One of the most characteristic things about decluttering methods such as Marie Kondo’s concept is cleaning up in categories. And it makes sense. To take out all the things you have makes them visible. However, there are some reasons for not following this advice.
Reasons not to declutter in categories
First of all, it does not always work well. If you have a big house, you will for example probably have cleaning utensils in more than one room. And there is a reason why you don’t want to go upstairs and get the one cleaner you have, from the bathroom, to clean the kitchen floor. That is why you might aswell clean up in what I call subcategories.
That can be like in this example: bathroom/cleaning and kitchen/cleaning. And you can always of course merge categories if it makes sense to you. But if it is meaningful already, how this is organized in your home now, you do not have to commit to some cleaning codex just to start decluttering.
Another reason to not do it this way is that the cleaning up in categories method is very messy. The bigger your home is, the messier. So it might actually prolong your cleaning process unneccessarily. I only recommend cleaning up in categories for small apartments (1 story, 1-3 rooms). For everyone else, cleaning up in rooms and subcategories might be more useful.
How you still need categories though
If you declutter your belongings room by room, you will find that it is still useful to partially do so in categories, but, as explained above, nested under each room. However, remember what order really means.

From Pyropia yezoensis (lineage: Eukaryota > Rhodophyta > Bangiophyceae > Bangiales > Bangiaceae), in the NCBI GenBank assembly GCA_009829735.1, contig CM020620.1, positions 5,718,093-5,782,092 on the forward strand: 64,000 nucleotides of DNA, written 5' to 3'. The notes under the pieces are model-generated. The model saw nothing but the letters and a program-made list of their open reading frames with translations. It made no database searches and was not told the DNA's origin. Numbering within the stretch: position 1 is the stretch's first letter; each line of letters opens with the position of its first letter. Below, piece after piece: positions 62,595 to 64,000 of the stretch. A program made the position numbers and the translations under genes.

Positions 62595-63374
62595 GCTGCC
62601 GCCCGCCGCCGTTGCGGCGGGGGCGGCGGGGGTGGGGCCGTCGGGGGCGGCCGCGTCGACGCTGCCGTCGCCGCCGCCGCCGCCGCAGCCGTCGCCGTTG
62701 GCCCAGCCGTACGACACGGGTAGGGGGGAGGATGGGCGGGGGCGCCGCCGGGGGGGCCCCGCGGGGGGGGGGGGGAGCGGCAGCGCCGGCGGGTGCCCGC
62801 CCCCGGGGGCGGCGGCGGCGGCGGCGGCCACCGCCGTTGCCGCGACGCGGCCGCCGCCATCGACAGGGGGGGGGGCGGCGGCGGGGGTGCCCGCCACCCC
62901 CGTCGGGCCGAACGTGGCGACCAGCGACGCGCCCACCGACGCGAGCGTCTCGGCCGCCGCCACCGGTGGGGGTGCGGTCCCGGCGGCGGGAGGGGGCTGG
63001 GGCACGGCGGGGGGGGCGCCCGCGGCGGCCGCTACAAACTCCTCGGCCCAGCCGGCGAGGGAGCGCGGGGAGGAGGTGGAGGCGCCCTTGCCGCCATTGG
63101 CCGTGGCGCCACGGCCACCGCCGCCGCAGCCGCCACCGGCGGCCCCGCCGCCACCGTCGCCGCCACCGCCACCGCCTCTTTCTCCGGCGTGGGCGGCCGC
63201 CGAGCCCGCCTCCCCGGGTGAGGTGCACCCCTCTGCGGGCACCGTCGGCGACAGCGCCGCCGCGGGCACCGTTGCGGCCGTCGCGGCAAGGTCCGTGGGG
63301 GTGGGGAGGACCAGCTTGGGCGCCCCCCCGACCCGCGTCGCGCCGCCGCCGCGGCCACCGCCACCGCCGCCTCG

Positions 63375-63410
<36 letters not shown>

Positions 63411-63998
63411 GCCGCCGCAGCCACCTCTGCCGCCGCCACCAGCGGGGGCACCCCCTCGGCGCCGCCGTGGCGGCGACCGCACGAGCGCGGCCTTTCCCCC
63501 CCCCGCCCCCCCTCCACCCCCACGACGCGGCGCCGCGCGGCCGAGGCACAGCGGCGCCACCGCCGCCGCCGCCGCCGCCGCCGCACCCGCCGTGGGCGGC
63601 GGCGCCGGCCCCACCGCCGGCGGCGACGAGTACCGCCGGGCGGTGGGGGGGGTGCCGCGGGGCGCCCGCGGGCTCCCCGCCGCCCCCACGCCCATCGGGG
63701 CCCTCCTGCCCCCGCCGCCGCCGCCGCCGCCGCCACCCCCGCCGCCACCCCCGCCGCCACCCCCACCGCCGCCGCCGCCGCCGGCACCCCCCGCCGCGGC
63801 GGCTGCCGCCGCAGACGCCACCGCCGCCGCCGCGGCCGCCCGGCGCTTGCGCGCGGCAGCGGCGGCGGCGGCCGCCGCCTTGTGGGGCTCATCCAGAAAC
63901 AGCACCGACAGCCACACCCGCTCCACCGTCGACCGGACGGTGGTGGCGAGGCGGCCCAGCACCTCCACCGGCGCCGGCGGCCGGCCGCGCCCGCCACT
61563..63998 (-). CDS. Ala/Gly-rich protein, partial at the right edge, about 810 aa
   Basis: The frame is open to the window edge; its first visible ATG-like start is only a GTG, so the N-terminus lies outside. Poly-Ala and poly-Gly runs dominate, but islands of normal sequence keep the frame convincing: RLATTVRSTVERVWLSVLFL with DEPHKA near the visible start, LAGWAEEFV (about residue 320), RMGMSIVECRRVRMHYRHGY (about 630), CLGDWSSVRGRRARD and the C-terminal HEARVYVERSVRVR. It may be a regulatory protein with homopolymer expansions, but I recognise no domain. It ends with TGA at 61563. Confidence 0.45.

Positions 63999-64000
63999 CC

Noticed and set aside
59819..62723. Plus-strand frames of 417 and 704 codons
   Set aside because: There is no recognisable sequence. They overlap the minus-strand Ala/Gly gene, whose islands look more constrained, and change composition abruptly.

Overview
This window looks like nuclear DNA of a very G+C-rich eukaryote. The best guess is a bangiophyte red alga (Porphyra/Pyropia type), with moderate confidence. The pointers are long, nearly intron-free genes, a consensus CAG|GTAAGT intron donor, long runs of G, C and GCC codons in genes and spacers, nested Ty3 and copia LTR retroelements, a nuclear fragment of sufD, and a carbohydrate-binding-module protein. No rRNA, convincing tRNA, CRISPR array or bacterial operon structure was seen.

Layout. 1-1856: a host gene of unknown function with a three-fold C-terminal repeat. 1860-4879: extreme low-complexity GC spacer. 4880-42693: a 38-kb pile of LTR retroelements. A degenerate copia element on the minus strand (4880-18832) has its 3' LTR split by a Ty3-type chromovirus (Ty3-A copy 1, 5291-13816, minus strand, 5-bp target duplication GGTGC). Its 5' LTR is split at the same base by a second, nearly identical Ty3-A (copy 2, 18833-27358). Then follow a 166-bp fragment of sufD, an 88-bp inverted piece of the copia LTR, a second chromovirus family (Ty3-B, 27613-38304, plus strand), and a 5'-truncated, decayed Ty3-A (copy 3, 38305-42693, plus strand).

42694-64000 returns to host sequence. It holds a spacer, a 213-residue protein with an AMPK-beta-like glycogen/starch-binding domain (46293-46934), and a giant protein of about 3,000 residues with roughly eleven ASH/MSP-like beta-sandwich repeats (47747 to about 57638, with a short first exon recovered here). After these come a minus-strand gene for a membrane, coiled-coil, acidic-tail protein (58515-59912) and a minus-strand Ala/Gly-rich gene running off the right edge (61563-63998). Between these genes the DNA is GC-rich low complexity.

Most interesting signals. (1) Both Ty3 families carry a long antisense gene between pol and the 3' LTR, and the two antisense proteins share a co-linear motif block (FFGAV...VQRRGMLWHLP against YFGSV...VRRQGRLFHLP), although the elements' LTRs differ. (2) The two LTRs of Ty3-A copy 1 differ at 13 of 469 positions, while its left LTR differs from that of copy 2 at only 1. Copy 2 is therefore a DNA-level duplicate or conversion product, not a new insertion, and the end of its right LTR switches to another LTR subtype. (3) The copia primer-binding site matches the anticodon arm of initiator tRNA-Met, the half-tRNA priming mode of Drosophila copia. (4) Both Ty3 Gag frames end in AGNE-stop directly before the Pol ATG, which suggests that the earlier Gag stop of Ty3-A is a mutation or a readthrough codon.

If things are in order,
- everything has their place.
- things are easily accessible.
- there is a certain logical structure.
- there are little to no redundancies in function and use.
- they have a clean structure that brings calm and ease to a room.
So, if you want to get there, you need to find a structure that makes you calm and happy, and puts all of your things in fixed easy-to-reach places. That’s about it.
However, if you declutter room-by-room and not by category, you will notice (and I am sure, we all have made this experience at some point) that some things just don’t belong. Therefore, here comes reason number three, why categories don’t make sense: There are always things that don’t match the category you are just looking at. Simply, because you do not have order yet.
And the solution to that is basically using boxes, or, if you have space, areas to put and pile those things in until you are done with your clean-up. I recommend piles instead of boxes, because boxes look way to nice and it has to pain you a little bit, you know?
Now, each time you stumble upon something that does not belong in that room, you put it on the matching category or subcategory pile. If there isn’t one yet, make a new one. Give them names, write the names on letter paper and put them on the pile if it helps.
When you are done with that room, you should move on to the next one and start decluttering it. – Preferably the room relating best to the biggest “This did not belong here” pile.
I have personally found this method very useful and I prefer it over Marie Kondo’s cleaning up in categories. As I explained, you will still need some sort of categories, but those depend on the room you’re just in. Mostly, this will make sense, but of course you should be mindful and try to see if there are inefficiencies. When you find that something really doesn’t match the purpose of a room, just think of the definition of order and find it a good new place.
Finally, I want to leave you with a book review by Emma from Words and Peace Blog. The coincidence that there is already a book called Minimalism Room by Room leads me to believe that this is in fact an interesting approach and I encourage you all to try it.